Of the many chatted words in the social reform vocabulary of Canadians
today, the term workfare seems to stimulate much debate and emotion. Along
with the notions of self-sufficiency, employability enhancement, and work
disincentives, it is the concept of workfare that causes the most tension
between it's government and business supporters and it's anti-poverty and
social justice critics. In actuality, workfare is a contraction of the concept
of "working for welfare" which basically refers to the requirement that
recipients perform unpaid work as a condition of receiving social assistance.
Recent debates on the subject of welfare are far from unique. They are
all simply contemporary attempts to decide if we live in a just society or not.
This debate has been a major concern throughout history. Similarly, the
provision of financial assistance to the able-bodied working-age poor has
always been controversial.
On one side are those who articulate the feelings and views of the poor,
namely, the Permissive Position, who see them as victims of our society and
deserving of community support. The problems of the poor range from personal
(abandonment or death of the family income earner) to the social (racial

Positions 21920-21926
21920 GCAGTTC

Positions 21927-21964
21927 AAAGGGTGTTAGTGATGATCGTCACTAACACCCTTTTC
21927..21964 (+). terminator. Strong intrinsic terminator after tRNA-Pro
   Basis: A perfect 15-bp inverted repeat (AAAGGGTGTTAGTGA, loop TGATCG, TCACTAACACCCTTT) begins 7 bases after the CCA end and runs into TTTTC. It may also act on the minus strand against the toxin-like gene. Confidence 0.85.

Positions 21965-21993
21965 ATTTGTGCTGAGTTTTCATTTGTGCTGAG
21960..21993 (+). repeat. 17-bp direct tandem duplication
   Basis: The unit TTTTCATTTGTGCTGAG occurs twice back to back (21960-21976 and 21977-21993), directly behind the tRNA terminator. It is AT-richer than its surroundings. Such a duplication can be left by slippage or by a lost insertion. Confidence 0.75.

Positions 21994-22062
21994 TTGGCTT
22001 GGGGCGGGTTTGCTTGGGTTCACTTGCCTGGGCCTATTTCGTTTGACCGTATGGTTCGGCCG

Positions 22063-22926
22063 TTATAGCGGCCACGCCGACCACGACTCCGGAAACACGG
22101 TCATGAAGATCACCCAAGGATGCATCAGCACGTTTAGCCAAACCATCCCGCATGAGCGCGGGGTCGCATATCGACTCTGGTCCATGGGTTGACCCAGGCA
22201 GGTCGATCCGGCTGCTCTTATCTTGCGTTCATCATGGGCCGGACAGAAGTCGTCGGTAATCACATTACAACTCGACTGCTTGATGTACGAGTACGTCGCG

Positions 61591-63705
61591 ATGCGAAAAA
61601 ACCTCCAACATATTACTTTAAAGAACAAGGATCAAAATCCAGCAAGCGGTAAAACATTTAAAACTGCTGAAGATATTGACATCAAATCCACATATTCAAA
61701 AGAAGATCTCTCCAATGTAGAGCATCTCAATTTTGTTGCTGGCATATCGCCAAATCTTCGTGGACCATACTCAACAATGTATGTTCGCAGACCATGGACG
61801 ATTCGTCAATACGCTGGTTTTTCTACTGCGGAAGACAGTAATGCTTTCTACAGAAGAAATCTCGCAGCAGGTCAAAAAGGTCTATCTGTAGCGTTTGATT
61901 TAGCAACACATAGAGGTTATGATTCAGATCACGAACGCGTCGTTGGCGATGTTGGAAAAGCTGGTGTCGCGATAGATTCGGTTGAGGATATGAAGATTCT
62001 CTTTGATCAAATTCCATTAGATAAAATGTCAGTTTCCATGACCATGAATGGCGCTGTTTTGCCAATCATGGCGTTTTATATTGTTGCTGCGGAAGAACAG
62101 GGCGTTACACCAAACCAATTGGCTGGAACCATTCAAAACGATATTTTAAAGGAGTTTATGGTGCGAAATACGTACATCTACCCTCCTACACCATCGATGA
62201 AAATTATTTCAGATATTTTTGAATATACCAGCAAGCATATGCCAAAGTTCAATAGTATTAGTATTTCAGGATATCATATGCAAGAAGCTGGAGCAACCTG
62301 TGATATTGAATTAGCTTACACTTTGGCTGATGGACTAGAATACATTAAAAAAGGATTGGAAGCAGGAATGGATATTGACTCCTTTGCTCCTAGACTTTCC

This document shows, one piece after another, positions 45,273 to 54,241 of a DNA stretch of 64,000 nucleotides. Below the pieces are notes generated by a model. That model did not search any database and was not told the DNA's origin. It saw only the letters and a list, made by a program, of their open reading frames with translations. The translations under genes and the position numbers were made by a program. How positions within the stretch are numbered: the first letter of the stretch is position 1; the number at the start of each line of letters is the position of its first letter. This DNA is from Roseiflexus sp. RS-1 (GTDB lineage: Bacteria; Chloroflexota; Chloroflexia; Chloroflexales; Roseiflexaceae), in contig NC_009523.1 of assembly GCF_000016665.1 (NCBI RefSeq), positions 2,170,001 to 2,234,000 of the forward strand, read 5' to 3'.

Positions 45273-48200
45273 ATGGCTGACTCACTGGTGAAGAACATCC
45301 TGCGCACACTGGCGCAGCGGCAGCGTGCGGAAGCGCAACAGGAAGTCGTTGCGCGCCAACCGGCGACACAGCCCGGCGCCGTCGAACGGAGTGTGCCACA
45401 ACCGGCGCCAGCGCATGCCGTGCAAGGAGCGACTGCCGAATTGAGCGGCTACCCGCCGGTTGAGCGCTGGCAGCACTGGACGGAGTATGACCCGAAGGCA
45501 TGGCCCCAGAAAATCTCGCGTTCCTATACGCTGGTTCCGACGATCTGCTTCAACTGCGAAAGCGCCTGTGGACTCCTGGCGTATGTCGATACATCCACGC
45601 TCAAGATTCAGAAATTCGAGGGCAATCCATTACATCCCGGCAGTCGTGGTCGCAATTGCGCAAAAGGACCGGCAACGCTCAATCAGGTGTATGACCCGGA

prejudice in the job market) and economic (collapse in the market demand for
their often limited skills due to an economic recession or shift in technology).
The Permissive View reveals that all participants in society are deserving of
the unconditional legal right to social security without any relation to the
individual's behaviour. It is believed that any society which can afford to
supply the basic needs of life to every individual of that society but does not,
can be accused of imposing life-long deprivation or death to those needy
individuals. The reason for the needy individual being in that situation,
whether they are willing to work, or their actions while receiving support have
almost no weight in their... [continues]
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(1999, 10). Society's Restraint to Social Reform. StudyMode.com. Retrieved 10, 1999, from http://www.studymode.com/essays/Societys-Restraint-Social-Reform-2884.html
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"Society's Restraint to Social Reform." StudyMode.com. 10, 1999. Accessed 10, 1999. http://www.studymode.com/essays/Societys-Restraint-Social-Reform-2884.html.